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FSU POS 1041 - Final Review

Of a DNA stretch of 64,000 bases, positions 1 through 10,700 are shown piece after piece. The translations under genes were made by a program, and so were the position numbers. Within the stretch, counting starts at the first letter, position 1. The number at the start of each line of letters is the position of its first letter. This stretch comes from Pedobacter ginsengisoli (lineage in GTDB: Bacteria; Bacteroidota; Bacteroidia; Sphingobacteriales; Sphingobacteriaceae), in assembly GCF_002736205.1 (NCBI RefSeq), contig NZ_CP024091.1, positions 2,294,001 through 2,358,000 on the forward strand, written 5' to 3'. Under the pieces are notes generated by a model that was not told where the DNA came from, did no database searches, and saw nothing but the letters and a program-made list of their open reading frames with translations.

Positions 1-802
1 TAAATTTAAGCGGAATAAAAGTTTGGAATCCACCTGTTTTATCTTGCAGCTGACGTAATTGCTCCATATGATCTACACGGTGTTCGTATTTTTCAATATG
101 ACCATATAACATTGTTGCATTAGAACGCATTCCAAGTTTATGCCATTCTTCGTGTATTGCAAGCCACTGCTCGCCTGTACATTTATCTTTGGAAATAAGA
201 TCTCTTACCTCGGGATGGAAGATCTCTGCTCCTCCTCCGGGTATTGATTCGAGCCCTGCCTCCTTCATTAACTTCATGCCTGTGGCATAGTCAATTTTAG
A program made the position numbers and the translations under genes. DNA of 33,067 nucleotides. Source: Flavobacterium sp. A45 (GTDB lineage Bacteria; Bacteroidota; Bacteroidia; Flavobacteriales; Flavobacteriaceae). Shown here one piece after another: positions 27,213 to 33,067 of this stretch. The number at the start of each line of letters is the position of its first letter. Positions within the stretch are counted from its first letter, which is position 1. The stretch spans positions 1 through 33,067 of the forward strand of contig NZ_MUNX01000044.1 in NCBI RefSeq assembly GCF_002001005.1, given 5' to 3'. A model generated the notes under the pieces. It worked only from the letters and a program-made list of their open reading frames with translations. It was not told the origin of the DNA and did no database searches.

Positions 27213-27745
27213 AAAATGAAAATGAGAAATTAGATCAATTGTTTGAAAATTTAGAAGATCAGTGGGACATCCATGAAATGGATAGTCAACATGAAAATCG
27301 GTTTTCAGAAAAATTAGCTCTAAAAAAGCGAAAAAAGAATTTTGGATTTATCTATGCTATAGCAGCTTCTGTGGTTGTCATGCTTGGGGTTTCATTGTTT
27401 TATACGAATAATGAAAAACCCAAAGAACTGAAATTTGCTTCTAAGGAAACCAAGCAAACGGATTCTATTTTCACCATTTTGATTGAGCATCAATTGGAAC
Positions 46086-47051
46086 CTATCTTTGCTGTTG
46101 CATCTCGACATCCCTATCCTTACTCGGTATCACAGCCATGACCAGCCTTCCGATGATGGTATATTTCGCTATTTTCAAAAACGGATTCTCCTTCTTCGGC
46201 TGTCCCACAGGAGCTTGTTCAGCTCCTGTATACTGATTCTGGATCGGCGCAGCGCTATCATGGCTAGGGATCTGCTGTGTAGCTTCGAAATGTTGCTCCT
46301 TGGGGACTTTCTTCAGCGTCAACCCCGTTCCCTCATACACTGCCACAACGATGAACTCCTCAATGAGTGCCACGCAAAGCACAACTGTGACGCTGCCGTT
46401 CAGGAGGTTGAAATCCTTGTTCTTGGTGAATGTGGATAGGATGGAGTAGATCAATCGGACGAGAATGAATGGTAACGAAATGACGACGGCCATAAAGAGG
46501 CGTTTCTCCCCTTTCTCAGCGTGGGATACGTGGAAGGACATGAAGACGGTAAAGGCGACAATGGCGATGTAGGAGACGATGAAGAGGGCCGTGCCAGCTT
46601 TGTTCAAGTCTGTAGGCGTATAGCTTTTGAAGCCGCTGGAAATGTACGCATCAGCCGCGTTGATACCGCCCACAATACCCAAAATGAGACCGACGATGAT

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POS1041 Final ReviewPublic Opinion:Public Opinion : Opinions that the government finds necessary to heed.Confounding Problems: Multiple publics, unstable/shifting opinions, political ignoranceRandom Sample: Random selection & random assignment for a survey, totally random, leads to more accurate results compared to the populationNon-random Sample: Not completely random, examples are online surveys, putting out an ad in the newspaper. The samples aren’t reliableSLOP surveys (Self-selected Listener Opinion Poll): Self selective surveys, they get to choose whether they are in it or not. Non-randomGinsberg’s Problems with polling: Can’t truly be a democratic development, says polling makes public opinion a subsidized matter and it’s now based on attitude and not behaviorFiorina’s Culture War Argument: Red/Blue states are closely connected on many issues and divided on some others. Nothing to garner a “culture war” or “polarization”. Says they are closely and NOT deeply divided.Electoral Participation:Voting turnout decline: Including 18 year olds in the group to vote, expanding total # of voters with the voters who are least likely to vote.Rationality of voting: Only rational if benefits > costs or if your vote will matter. Most people are irrational and vote because of a moral issue or they really like a candidate or they have the time/money to do so.Comparative US turnout: US turnout is low because it is a pluralist system with 2 parties, other democracies have PR systems where even if their party gets a small amount of the votes they still get seatsCampaigns & Elections (emphasis on Presidential)Nomination stage: Includes the pre-primary phase or “invisible primary” which involves name recognition and beginning to measure support for the potential candidate. Then the delegate selection/primary phase which is an intra-party competition to gain the major party nomination at the Nat’l Convention. General Election stage: After being nominated, running against the other party’s candidate in the general election. Usually the candidate moves closer to the center, becomes more moderate. Campaigns across the country, especially in key battleground states or “swing states”. Candidates lower expectations for themselves & raise the expectations of the opponent. Primary election: Election to determine who will represent the party for the general electionCaucus: Closed meeting of delegates to determine who receives their delegate count for that state for the National Convention to determine who the presidential candidate will be“ Closed” & “Open” : Closed primaries only allow members of that party to participate while open primaries allow anyone who is registered to vote to participatePolitical Parties:Why are there parties: It makes collective action easier by grouping various interests together to take care of national, state & local problems3-part conceptualization of parties:Duverger’s Law: Plurality rule in single member districts favors a 2 party system, voters choose not to support weaker parties because they don’t have a chance to win. Spatial/Proximity theory of voting: Voters will vote for whoever is most closely related to them. In the primaries the candidates are more liberal/conservative but become more moderate to close in on the “median voter” to get the most votesInterest Groups & Lobbying:Interest Group: Any voluntary association that seeks to publicly promote and create advantage for its cause. Groups of like minded individuals seeking similar goals in the political arenaSelf-oriented/Economic interest group: Seek policy goals that directly benefit their own group membershipPublic interest group: Advocate for general interests for the general public for like education, health care. They don’t represent small groupsLobbying/Lobbyists: The paid activity in which special interests groups argue for specific legislation in decision-making bodies. Lobbyists are hired to make the case for these special interest groupsJames Madison’s view of Factions: Federalist 10 he argues they form naturally, Madison says large Republics over a smaller Republic or a pure Democracy can control for factions. He says you can destroy the liberty of the existence of a faction or give everyone the same opinions, interests etc. The only solution is a large representative government in which many factions could flourish & a system of checks in balances in place would check/balance all of the different factions so no one could get too large.Pluralism/Pluralist model/theory of democracy: Collective/Public good: A good that is non-excludable and non-rivalrous in consumption that benefits the population as a whole. Free-rider/Free-rider problem: Free rider is someone who receives the benefits of something but does not contribute to the causeSelective benefits or incentives: Only the people in the groups can receive the benefits. Material incentives are things you get in return for participating, Social incentives are being a part of the group/making connections, Moral incentives are just the thought of moral duty to participateDirect/Indirect Lobbying: Direct lobbying is the lobbying used to influence members of legislative bodies directly via communication with members of that body. Grass roots lobbying refers to indirect lobbying where groups try to get the attention of the general public who then in turn get the attention of the legislative body.Political Action Committee: Organization that campaigns for or against political candidates/legislation etc. According to FECA if a group campaigns more than $1,000 it is a PAC. Misconceptions on PACs: Most congressional campaign funds come from PACs (but only 25% did), most PACS contribute a lot of money (2/3 of PACs contributed <$50,000), PACs are clearly buying the votes of members of congress (don’t donate enough to have a substantial effect)Media:Feeding Frenzy: Intense media coverage or an important story in American media. In politics it is usually a scandal, Bill Clinton’s blow job scandal is an example. Lapdog Journalism: (Into 1960’s)-Served/reinforced the political establishment, “cooperative press”, private lives off-limits.Watchdog Journalism: (1960’s-Early 1970’s)-Media scrutinized & checked behavior when affected public performance. -More adversarial press-”Credibility gap” - product of U2 Spy Plane, Vietnam lies & WatergateJunkyard dog journalism: (Since 1980’s) -